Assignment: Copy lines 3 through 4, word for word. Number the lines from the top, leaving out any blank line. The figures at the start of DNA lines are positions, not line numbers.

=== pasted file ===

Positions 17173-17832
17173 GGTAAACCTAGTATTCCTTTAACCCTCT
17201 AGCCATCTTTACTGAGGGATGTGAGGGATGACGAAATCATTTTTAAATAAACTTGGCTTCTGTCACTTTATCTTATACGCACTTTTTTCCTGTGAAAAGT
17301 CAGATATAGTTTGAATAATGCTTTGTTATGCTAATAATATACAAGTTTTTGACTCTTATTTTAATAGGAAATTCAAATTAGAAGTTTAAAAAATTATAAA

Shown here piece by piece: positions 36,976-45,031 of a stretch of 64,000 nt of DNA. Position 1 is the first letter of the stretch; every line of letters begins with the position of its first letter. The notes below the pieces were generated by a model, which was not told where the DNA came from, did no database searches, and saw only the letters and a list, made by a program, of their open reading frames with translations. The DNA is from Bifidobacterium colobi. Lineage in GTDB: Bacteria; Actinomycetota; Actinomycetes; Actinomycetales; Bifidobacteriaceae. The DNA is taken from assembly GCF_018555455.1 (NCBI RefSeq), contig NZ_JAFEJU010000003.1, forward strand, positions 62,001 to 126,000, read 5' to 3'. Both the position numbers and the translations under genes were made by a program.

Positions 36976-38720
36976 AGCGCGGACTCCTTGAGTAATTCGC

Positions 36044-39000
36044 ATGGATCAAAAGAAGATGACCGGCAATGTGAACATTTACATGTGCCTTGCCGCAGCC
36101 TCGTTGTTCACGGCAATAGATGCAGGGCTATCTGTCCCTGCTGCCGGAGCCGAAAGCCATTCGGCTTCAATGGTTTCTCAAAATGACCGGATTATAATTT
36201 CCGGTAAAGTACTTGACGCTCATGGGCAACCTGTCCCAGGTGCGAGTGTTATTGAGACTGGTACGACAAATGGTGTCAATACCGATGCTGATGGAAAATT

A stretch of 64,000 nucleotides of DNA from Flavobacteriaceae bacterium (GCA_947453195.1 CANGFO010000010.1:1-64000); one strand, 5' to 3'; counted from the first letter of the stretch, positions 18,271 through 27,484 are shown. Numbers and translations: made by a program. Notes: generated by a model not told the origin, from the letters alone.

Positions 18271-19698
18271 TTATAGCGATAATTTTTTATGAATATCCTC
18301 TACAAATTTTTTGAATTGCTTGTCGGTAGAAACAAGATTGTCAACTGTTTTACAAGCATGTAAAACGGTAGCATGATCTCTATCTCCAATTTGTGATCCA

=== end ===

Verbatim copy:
17201 AGCCATCTTTACTGAGGGATGTGAGGGATGACGAAATCATTTTTAAATAAACTTGGCTTCTGTCACTTTATCTTATACGCACTTTTTTCCTGTGAAAAGT
17301 CAGATATAGTTTGAATAATGCTTTGTTATGCTAATAATATACAAGTTTTTGACTCTTATTTTAATAGGAAATTCAAATTAGAAGTTTAAAAAATTATAAA